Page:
Opinion #95. Pre-settlement Negotiation of Statutory Attorney's Fees Claims

Issued by the Professional Ethics Commission

Date Issued: March 13, 1989


In Opinion No. 17, issued on January 15, 1981, the Grievance Commission of the Overseers of the Bar[1] determined that it would be unethical for plaintiffs’ counsel to negotiate a settlement of plaintiffs’ statutory claim for attorney’s fees with the defendant prior to or simultaneous with settlement of the underlying action. On April 21, 1986, the United States Supreme Court decided the case of Evans v. Jeff D., 475 U.S. 717 (1986), in which it held that, with regard to the settlement of claims for attorney’s fees pursuant to section 1988 of the Federal Civil Rights Act, 42 U.S.C. § 1983, et seq., it was not illegal for settlement discussions to occur prior to or simultaneous with the resolution of the underlying claim. In reaching this conclusion, the Supreme Court cited, but did not adopt the reasoning of, Opinion No. 17. Id. at 728, n. 15; 737, n. 29. Under these circumstances, Bar Counsel now inquires of the Professional Ethics Commission whether Opinion No. 17 should be reconsidered.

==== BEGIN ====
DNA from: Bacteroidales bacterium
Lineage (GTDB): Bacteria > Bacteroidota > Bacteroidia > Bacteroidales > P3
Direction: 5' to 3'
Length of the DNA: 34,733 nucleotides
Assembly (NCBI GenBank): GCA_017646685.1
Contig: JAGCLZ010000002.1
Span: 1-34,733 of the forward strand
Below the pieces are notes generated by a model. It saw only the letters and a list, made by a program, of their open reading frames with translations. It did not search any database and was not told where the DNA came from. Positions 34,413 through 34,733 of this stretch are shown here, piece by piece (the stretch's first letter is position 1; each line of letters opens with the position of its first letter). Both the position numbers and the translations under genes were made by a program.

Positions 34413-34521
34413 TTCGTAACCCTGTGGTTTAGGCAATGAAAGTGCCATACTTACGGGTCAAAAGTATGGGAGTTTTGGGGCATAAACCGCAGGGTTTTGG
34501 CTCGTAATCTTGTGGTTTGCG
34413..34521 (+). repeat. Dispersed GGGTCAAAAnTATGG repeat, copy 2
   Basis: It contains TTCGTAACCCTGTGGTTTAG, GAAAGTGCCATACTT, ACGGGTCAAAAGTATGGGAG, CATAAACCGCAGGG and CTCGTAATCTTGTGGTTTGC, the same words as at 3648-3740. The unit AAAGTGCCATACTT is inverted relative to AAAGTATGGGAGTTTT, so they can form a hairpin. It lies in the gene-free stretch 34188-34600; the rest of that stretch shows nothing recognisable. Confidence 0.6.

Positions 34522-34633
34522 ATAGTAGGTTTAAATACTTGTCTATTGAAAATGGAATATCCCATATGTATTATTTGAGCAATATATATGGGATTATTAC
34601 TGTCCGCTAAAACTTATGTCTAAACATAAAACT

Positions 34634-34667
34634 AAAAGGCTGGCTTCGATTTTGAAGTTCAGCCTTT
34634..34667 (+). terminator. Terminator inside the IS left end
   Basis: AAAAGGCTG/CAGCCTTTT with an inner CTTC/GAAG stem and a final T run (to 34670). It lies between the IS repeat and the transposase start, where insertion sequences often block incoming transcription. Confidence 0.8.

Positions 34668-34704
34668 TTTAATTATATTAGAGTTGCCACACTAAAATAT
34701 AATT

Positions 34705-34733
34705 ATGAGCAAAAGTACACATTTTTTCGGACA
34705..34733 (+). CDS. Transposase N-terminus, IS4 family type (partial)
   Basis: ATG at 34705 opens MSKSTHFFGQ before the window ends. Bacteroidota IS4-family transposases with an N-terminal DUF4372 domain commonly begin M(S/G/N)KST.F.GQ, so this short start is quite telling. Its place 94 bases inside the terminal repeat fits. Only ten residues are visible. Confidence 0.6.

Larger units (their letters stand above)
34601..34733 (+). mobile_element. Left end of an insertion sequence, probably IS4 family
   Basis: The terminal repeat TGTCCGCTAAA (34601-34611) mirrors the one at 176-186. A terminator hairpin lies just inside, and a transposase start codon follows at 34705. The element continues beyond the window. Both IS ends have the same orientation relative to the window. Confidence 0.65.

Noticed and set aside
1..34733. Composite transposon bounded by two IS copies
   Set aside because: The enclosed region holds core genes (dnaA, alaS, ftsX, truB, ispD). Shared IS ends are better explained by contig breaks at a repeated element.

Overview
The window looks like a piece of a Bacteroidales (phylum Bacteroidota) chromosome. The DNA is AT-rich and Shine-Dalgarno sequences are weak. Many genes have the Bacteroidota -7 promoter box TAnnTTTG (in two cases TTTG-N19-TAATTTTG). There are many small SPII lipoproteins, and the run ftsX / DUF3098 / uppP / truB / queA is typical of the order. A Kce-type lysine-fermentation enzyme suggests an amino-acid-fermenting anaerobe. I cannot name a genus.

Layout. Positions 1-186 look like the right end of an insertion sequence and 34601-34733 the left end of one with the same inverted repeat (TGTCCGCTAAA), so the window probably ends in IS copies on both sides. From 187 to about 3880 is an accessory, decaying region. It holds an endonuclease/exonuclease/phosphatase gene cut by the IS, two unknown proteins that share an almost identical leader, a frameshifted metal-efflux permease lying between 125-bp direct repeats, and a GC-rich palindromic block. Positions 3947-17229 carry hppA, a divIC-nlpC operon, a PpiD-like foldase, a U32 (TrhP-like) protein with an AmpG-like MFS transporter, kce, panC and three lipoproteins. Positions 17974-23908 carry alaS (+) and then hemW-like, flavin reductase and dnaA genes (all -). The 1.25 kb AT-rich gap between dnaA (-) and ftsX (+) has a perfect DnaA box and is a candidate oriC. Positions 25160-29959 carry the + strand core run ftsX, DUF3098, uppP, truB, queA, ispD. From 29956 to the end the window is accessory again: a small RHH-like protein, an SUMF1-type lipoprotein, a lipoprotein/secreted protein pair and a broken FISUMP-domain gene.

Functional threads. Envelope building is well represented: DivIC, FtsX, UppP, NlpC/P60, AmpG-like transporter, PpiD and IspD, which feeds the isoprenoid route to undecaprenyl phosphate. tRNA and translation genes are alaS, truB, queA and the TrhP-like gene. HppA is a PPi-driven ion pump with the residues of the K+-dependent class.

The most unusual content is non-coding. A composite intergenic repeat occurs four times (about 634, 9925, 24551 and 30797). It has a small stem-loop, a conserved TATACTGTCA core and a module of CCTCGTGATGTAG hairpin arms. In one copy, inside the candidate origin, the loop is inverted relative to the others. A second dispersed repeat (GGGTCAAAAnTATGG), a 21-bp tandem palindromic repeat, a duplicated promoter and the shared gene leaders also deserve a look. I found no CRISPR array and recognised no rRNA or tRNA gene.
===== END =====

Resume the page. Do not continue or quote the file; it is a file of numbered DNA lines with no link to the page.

In view of the Supreme Court’s action, the Professional Ethics Commission is of the view that settlement discussions of statutory attorney’s fees claims in advance of or simultaneous with settlement of the underlying action should no longer be regarded as unethical in Maine. It is true, of course, that the Supreme Court’s Opinion relates only to the legal question of whether such settlement discussions may occur under section 1988 of the Federal Civil Rights Act, and, as the dissent correctly points out, is unrelated to the question of whether such discussions would violate state or local ethical codes.[2] Id. at 765. Nonetheless, in view of the Supreme Court’s considered conclusion that a prohibition against the pre‑settlement negotiation of attorney’s fees claims might actually impede the purpose of a fee‑shifting statute by reducing the attractiveness of settlement, id. at 732‑38, and in view of the confusion‑of possible constitutional dimension‑which might result if this Commission were to adhere to the position that such discussions remain unethical, the Commission believes that Opinion No. 17 must now be disapproved.